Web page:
My thoughts now turned to Jonathan himself given that he is now going to be rather synonymous with the 3rd generation of Grado headphones being charged with the marking drive of the line up. After all 3rd gen cans and he himself is a 3rd generation Grado.
Jonathan the new 3rd gen of Grado headphones have an improved sound but they still distinctly look like a Grado headphone. Is it a case of like Father like son or is there a new set of ears in town?
We were fortunate enough to have not only my great uncle’s ear but also my dad’s ears. I’d consider my ears still in training right now. It’s almost like Jedi training. I need to put on the headphones, shut the lights, and find specific instruments and visualize their locations. Might sound ridiculous but it works and I’ve definitely gotten better at determining location and spacing.
Jonathan I guess you have grown up now in a modern era where digital audio and fashion are more dominant than say 10 years ago. What are Grado listeners demanding today that is different to say 10 years ago when headphones were maybe not as high profile in high end audio?
Other than closed back Grados? I think a great sound has always been on the top of their list. That demand as never changed, and I like to think we’ve been supplying that Grado sound this whole time. Some might have specific needs for their headphones: waterproof, bluetooth, etc, but sound has always been our main focus.
Modern times mean new ways of delivering music in different formats. How have you kept up with modern digital listening, the advent of DSD and the hi-res era?
To tell you the truth I think that “keeping up” with that introduction never had to happen. With hi-res songs more easily accessible today, I think more listeners can take advantage of what the Grado headphones can do. The more hi-res the file is, the more information can reach your ears. You’ll start to notice that one elusive note you’ve never heard before. My favorite is when Grado users say they can hear the conductor’s sheet pages turn. That still makes me extremely happy to hear. We did change all the headphone plugs to the 3.5mm (except PS100e and GS1000e) to be better suited for on the go listening.
Did you know our most popular article last year was a DIY guide on making Grado style wood cups for the RS1i. What do you think of the whole DIY culture of modifying Grado headphones? Good thing or bad thing?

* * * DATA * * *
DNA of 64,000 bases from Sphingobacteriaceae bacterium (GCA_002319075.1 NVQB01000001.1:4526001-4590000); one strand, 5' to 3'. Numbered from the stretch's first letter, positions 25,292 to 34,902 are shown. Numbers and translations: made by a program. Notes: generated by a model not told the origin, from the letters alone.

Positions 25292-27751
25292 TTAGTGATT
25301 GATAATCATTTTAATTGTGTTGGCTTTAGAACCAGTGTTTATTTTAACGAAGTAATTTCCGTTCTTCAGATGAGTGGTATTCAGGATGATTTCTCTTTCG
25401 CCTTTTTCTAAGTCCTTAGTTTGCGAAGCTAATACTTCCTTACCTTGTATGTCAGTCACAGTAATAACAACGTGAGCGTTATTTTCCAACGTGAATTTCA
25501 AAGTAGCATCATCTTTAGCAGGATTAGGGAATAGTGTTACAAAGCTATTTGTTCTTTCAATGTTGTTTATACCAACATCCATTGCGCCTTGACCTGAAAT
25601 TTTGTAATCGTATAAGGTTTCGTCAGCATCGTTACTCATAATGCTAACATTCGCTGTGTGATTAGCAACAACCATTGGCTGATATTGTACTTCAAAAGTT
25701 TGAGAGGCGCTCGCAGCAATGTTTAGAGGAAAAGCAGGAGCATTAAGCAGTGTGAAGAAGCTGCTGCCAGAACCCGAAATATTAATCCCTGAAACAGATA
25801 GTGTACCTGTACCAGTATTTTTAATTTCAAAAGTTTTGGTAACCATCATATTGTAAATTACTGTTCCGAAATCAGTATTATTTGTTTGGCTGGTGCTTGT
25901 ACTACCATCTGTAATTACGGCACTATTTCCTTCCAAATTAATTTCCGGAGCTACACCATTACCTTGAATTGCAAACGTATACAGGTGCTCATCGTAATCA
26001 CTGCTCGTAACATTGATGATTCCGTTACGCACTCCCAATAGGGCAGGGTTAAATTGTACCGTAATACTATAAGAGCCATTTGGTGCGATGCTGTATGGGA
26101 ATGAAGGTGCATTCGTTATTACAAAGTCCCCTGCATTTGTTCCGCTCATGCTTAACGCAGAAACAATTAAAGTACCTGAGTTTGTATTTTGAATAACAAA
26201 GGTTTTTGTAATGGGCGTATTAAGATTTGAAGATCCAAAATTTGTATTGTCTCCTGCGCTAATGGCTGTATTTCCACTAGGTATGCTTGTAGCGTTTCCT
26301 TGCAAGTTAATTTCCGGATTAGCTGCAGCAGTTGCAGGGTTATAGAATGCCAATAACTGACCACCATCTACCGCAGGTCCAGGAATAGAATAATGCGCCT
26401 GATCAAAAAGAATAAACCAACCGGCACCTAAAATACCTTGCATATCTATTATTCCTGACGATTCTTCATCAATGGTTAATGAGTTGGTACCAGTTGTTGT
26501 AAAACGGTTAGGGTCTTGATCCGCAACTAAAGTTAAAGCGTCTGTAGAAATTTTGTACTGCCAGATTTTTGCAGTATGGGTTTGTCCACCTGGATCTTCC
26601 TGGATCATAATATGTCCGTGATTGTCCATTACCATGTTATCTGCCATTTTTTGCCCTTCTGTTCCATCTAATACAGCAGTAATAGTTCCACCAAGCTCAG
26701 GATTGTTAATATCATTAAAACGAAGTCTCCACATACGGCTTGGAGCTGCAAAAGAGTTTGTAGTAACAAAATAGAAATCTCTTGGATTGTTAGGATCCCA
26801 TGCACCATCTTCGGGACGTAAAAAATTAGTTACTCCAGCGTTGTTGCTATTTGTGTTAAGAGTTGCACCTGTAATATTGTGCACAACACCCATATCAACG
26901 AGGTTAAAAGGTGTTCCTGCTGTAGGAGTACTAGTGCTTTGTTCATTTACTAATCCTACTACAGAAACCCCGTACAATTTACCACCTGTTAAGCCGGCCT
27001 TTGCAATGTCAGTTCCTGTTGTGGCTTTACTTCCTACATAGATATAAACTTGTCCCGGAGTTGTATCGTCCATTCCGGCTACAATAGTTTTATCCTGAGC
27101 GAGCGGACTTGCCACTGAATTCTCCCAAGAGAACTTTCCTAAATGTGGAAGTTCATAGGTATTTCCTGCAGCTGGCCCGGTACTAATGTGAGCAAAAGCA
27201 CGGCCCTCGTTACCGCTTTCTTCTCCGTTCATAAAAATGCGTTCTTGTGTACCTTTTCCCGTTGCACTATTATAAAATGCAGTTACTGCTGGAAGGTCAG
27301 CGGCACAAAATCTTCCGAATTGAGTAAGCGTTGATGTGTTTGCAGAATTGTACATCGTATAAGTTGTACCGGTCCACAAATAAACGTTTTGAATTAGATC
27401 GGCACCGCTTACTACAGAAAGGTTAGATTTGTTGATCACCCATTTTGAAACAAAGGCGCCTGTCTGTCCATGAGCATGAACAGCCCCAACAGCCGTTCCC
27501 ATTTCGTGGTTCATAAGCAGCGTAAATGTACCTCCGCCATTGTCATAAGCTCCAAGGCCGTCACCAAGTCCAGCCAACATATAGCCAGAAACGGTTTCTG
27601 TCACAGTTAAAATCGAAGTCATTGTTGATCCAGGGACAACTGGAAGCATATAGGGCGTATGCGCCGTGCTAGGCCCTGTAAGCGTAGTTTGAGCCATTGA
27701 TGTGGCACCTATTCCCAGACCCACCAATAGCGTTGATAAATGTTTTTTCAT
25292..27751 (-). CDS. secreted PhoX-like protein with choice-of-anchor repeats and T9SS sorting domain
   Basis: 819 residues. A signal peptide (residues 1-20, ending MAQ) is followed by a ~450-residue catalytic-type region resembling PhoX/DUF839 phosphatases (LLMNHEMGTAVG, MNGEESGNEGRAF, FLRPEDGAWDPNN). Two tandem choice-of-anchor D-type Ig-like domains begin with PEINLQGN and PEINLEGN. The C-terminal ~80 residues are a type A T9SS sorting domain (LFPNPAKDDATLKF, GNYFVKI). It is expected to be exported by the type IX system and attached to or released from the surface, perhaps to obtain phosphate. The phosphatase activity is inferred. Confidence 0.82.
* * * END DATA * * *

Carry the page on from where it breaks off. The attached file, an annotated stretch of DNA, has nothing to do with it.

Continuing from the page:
When I was younger I would see modders calling modded Grado “Jonathan Grado’s”, and I was always confused. Now I completely understand. I think the fact that their using our headphones, in any capacity, is a good thing. If they find something they want to change and then follow through and add detachable cables or a different wood, I’m not going to stop them!
I am from Ireland Jonathan, I live 40kms away from Bushmills and was thrilled when you guys did the Bushmills project. How did the Bushmills project come about?
Bushmills reached out to us and asked if we’d be willing to make headphones out of whiskey barrels (white oak)…there’s no way we could say no. It seemed like a challenge, one we couldn’t pass up. We wouldn’t have gone through with it though if we didn’t think the white oak could produce a sound we’d be proud of. It turned out that white oak can make a pair of cans, so we did it!
You guys often just do a brand new headphone out of the blue with a specific niche focus like Bushmills. I remember getting the HF2 a few years back myself and really enjoyed it. Will you consider doing another fan type headphone such as the HF1 and 2 in the future?
I don’t like to say never; Grado hasn’t advertised since 1964, but does that mean we’ll never be in a magazine or in a poster on the subway? Who knows? Right now there aren’t plans to do any of that but I don’t want to say, “We’ll never do that.” We may have limited edition headphones in mind, but where’s the fun if we give it away early!
No advertising since 1964? Why has Grado’s “word of mouth’ technique been so successful when you compare this to say Monster’s all out marketing assault and a Fort Knox like advertising budget?
I think word of mouth is the most organic and natural way to spread the word. There’s also a feeling of doing something right with word of mouth, we’re putting something out there that people want to tell their friends about. It’s a great feeling. That’s not to say a marketing blitz is “wrong” though, great marketing is great marketing.
I couldn’t help but notice your mini website that pretty much photography drive and you are a self confessed passionate photographer. Do you think all audiophiles are secret camera and photography nuts?
I can’t speak for everyone, but I know that photography is a very strong passion of mine. I go on shoots whenever I can, either travelling or just get a few pairs of Grado’s and take different shots. I’d probably be doing more with photography if I wasn’t in the headphone industry, but I’d never heard of audiophiles being camera nuts. Maybe it’s true! Maybe it’s having an eye and ear for detail, and photography and music are outlets for them, respectively.
Last question Jonathan. Mashable called you a “social small business” – what does social mean to you and the team at Grado?
I think it’s fitting. We’ve always been a word of mouth company, and social media is just the digital word of mouth. We wanted to make a community where if you talk about Grado, there will be engagement. Tweet us and you’ll get a response, and most time we’ll talk about other topics too with you. Thinking about it now, finding a home on social just made sense.
Click on the final page for some lingering thoughts…